"Brother, Sister" Proclaims Battles of Faith, Ethics
- Tuesday, December 19, 2006
Title: "Brother, Sister"
Label: Tooth & Nail
mewithoutYou’s new album, "Brother, Sister," continues the singular sound the band has developed over the course of their three full-length recordings.
Evoking the spirit of wild-eyed Old Testament prophets, singer Aaron Weiss engrosses listeners with a spoken-sung cry that proclaims and exhorts both the personal and the public battles of faith, ethics and discovery. The band accompanies the cry of the prophet with musical precision to match Weiss’ vocal imagery.
From the opening strains of “Messes of Men” to the closing “In A Sweater Poorly Knit,” "Brother, Sister" propels forward as a body of work as good at track 13 as it is at track one.
Pounding and thrashing on songs such as “WOLF AM I! (and Shadow)” and “In A Market Dimly Lit,” the band moves to zig-zag guitars and oblique lines of “A Glass Can Only Spill What It Contains” and “O, Porcupine” with equal ease and facility. Even in the hushed guitar and accompaniment ranging from accordion to brass or harp in a spider trilogy of interludes naming different colored spiders (yellow, orange and brownish to be specific), mewithoutYou is a band in complete control of its abilities and expresses them to stunning effect.
Lyrically, the album cuts a wide swath of subject matter that is devotional, confessional and vivid in its ability to connect emotion to creation and Creator. The band has always worked out its salvation in artfully direct phrasing. In “The Sun and the Moon,” Weiss sings as though whispering to the Divine, “I used to wonder where you are/ These days I can’t find where you’re not!” while “C-minor” offers a plaintive call with his chorus backing him, “Open wide my door, my Lord, to whatever makes me love You more.”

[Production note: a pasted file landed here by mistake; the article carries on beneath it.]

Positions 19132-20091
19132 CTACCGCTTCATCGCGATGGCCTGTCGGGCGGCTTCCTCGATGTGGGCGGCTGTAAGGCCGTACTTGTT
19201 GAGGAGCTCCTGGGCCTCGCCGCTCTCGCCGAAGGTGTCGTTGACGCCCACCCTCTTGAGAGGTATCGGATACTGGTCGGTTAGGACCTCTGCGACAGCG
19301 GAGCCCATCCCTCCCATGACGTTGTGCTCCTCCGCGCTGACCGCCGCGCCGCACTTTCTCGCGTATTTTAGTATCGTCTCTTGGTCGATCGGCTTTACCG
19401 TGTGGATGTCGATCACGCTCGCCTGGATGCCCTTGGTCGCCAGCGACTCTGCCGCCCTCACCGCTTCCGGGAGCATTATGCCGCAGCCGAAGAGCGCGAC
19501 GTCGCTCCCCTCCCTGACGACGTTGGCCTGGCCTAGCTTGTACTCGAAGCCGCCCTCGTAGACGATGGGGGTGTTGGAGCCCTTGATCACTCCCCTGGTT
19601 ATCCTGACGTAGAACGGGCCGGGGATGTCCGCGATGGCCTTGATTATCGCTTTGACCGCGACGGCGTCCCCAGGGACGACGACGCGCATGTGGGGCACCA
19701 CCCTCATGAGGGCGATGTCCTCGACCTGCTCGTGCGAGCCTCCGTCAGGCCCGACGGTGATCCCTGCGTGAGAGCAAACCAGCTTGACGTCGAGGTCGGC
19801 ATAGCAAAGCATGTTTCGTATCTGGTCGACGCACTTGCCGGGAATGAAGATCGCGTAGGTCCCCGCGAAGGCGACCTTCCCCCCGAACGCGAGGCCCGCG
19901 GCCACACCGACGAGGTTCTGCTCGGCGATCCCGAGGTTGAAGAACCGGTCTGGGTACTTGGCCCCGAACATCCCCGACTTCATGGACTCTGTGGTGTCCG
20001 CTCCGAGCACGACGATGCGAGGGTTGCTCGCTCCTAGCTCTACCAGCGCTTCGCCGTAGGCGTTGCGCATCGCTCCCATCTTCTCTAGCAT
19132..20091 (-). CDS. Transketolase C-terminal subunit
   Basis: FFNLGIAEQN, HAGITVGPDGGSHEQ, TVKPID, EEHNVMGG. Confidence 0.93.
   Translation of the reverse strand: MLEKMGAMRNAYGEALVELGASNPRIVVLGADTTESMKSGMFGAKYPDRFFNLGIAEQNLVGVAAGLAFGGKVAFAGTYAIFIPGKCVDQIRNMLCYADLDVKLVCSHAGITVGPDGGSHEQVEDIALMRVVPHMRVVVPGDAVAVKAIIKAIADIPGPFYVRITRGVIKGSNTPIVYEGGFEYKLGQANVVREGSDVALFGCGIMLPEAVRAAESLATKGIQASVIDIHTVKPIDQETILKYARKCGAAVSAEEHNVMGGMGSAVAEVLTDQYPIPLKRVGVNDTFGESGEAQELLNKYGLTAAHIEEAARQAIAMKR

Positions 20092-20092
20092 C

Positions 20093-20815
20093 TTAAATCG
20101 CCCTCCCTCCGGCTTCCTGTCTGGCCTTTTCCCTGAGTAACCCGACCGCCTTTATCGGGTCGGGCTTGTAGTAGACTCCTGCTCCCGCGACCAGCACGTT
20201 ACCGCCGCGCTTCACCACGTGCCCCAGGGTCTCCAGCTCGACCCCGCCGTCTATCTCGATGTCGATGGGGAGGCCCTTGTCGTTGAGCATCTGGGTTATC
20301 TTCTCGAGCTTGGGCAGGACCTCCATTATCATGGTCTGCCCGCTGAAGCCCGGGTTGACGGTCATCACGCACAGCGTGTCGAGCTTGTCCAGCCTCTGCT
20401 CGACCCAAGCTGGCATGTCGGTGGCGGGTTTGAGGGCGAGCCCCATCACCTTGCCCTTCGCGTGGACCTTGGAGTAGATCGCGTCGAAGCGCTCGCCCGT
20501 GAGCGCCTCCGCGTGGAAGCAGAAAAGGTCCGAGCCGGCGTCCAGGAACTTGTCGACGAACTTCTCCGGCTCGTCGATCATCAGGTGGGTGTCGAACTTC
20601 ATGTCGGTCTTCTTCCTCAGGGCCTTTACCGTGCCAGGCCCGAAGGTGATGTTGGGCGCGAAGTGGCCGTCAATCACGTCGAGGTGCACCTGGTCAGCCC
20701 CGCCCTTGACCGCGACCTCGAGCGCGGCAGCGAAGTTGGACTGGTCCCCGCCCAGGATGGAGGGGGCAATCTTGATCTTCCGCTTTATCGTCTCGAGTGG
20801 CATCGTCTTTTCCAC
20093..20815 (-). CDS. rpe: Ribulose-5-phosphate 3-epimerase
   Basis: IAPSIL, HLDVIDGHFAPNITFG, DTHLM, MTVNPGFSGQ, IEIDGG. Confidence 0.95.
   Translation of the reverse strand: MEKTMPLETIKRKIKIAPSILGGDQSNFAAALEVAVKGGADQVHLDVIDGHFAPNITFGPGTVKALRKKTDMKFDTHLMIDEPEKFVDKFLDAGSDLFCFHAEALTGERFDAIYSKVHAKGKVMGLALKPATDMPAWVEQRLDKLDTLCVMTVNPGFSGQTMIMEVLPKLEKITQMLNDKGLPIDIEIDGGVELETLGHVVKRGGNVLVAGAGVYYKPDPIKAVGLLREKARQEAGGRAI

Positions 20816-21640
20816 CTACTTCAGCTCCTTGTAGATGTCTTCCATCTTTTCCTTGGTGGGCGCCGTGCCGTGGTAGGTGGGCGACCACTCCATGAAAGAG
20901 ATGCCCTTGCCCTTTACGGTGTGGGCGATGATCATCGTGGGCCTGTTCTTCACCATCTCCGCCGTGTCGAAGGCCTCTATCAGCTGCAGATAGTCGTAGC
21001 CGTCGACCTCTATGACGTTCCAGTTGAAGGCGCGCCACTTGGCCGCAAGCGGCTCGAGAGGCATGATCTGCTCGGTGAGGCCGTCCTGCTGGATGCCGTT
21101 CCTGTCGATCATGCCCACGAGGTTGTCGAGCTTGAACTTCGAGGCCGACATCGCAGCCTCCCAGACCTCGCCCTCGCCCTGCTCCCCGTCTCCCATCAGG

References to prophets, saints and sinners abound, with startling clarity and imagery that are as personal as they are universal, no mean feat for any writer.
mewithoutYou inhabits the rarified space of bands such as Arcade Fire or TV On The Radio, who, while sounding utterly different, evoke similar feelings of grandeur from the often limited starting point of “indie rock.” "Brother, Sister" is an example of the possibilities when bands stretch themselves without trying to prove anything.
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